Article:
NHTSA Sets “Quiet Car” Safety Standard to Protect PedestriansDecember 7, 2016 | Category: Automobile Accidents | Share
Fuel is saved and emissions are cut when vehicles run on electric power. This might be welcome news to some people, but not all. The growing use of hybrid and electric vehicles causes concern for pedestrians and cyclists because vehicles that run by electric power are difficult for them to hear.
With estimates of half a million electric vehicles being on the road in the United States by 2030 and with these vehicles being mostly silent at speeds up to about 25 miles per hour, pedestrians and cyclists have every right to be concerned.
The NHTSA (National Highway Traffic Safety Administration) authorized a study conducted in 12 states. The study showed a 50 percent higher rate of accidents involving pedestrians and hybrids than for standard internal combustion vehicles.
The Potential Solution
The National Federation of the Blind commented November 14, 2016 on the issuance of regulations by the NHTSA to implement the Pedestrian Safety Enhancement Act of 2010, which was passed by Congress and signed by President Obama to protect the blind and other pedestrians from the dangers posed by silent hybrid and electric vehicles.
Although the law was enacted in 2011, NHTSA extended the deadline a few times to accommodate comments from auto manufacturers and other groups.
The Pedestrian Safety Enhancement Act of 2010 proposed to establish a Federal motor safety standard setting minimum sound requirements for hybrid and electric vehicles. This standard will ensure that blind, visually-impaired, and other pedestrians are able to detect and recognize nearby hybrid and electric vehicles by requiring hybrid and electric vehicles to emit sound that pedestrians would be able to hear in a range of ambient environments and contain acoustic signal content that pedestrians will recognize as being emitted from a vehicle.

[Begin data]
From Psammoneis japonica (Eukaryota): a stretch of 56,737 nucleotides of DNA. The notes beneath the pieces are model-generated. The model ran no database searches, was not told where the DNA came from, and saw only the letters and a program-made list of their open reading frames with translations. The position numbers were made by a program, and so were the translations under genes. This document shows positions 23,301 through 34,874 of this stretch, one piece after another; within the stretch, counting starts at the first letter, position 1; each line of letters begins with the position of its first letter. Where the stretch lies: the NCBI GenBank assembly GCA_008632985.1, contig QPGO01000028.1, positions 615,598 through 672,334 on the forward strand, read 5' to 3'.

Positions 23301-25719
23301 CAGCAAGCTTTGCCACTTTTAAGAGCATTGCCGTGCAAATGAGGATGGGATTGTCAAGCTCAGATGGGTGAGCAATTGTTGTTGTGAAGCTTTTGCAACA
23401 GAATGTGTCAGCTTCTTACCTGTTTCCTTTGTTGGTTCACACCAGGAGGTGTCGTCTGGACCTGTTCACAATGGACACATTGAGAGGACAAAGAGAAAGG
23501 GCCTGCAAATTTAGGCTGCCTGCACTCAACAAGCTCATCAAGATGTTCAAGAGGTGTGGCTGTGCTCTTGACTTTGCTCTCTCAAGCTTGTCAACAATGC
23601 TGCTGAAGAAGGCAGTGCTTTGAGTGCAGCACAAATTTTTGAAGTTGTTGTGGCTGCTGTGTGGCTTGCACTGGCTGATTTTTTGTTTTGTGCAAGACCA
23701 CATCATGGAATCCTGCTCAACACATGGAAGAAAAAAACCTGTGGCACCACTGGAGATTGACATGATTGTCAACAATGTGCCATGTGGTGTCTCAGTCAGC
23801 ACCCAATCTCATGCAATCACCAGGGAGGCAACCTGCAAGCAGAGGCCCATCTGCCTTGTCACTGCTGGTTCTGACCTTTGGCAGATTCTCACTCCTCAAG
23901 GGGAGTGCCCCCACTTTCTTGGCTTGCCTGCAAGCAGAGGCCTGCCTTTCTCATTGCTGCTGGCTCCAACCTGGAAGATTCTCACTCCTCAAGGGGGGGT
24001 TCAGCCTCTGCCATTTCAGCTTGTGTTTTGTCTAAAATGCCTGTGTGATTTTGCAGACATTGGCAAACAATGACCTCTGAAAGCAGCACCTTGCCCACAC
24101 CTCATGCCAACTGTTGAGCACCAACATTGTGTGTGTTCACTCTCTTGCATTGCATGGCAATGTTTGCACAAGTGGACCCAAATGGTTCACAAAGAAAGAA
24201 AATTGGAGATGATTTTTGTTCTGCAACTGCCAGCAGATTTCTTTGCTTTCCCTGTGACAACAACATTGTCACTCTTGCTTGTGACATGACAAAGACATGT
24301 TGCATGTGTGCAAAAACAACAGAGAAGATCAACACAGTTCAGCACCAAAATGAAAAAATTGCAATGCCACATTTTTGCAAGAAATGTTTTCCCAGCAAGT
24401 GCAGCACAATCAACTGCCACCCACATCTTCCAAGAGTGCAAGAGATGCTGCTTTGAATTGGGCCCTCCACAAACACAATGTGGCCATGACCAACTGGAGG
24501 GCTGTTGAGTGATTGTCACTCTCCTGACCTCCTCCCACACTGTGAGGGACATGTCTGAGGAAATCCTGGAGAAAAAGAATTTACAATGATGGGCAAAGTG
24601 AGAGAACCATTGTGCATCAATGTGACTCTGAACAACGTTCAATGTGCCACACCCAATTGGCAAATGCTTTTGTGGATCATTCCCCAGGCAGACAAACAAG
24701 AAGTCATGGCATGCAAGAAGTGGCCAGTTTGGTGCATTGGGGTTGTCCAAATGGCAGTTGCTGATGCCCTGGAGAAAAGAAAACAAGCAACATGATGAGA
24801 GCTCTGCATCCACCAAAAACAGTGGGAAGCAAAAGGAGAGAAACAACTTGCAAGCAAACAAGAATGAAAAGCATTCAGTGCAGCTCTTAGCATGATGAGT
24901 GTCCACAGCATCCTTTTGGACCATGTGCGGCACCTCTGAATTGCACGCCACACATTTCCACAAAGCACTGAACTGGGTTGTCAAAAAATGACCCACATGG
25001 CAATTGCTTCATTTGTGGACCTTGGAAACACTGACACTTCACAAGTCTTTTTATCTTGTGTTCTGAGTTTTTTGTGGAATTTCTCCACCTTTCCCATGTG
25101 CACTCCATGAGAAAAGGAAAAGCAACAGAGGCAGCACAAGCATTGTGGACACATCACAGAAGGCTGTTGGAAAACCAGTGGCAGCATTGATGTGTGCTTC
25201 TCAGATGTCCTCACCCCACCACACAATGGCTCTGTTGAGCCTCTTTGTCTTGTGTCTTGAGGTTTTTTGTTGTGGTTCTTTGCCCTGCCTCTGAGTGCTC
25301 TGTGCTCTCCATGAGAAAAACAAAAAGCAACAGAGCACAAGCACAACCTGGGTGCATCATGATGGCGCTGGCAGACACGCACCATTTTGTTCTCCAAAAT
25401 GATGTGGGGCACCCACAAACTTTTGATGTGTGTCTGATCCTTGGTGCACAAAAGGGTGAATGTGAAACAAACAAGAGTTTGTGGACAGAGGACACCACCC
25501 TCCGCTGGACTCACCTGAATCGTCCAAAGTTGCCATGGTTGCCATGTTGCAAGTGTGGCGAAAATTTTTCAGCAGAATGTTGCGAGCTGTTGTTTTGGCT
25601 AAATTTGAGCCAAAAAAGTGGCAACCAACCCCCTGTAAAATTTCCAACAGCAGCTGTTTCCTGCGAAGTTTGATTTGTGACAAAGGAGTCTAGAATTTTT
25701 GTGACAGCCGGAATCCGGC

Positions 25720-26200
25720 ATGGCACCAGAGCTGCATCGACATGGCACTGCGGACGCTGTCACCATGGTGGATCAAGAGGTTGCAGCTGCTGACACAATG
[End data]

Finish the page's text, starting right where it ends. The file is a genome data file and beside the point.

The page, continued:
Under the new rule, the NHTSA is requiring all hybrid and electric vehicles with four wheels and a gross vehicle weight rating 10,000 pounds or under to be equipped with a device, or be designed, to produce a sound when traveling forward or in reverse up to 19 miles per hour. The sound would help to alert visually-impaired pedestrians and cyclists. At higher speeds, the sound alert will not be required as other factors such as tire and wind noise provide adequate warning to pedestrians.
According to NHTSA, the initial compliance will be phased in by requiring 50 percent of each manufacturer’s hybrid vehicle and electric vehicle production to comply by September 1, 2018 and full compliance will be required by September 1, 2019. Vehicles would have to emit sound-meeting minimum requirements in eight one-third octave bands that allows blind and other pedestrians to reasonably detect the presence, direction, location and operation of a nearby hybrid or electric vehicle.
“Since hybrid and electric vehicles are not fully compliant at the present time, owners of these vehicles should drive carefully at all times, especially around pedestrians and cyclists,” said Fort Myers Vehicle Accident Attorney, Randall Spivey of Spivey Law Firm, Personal Injury Attorneys, P.A.
Fort Myers Personal Injury Attorney,Randall L. Spivey is a Board Certified Civil Trial Attorney – the highest recognition for competence bestowed by the Florida Bar and a distinction earned by just 1 percent of Florida attorneys. He has handled over 2,000 personal injury and wrongful death cases throughout Florida. For a free and confidential consultation to discuss your legal rights, contact the Spivey Law Firm, Personal Injury Attorneys, P.A., in Lee County at 239. 337.7483 or toll free at 1.888.477.4839, or by email to Randall@SpiveyLaw.com. Visit SpiveyLaw.com for more information. You can contact Spivey Law Firm, Personal Injury Attorneys, P.A. in Charlotte County at 941.764.7748 and in Collier County 239.793.7748.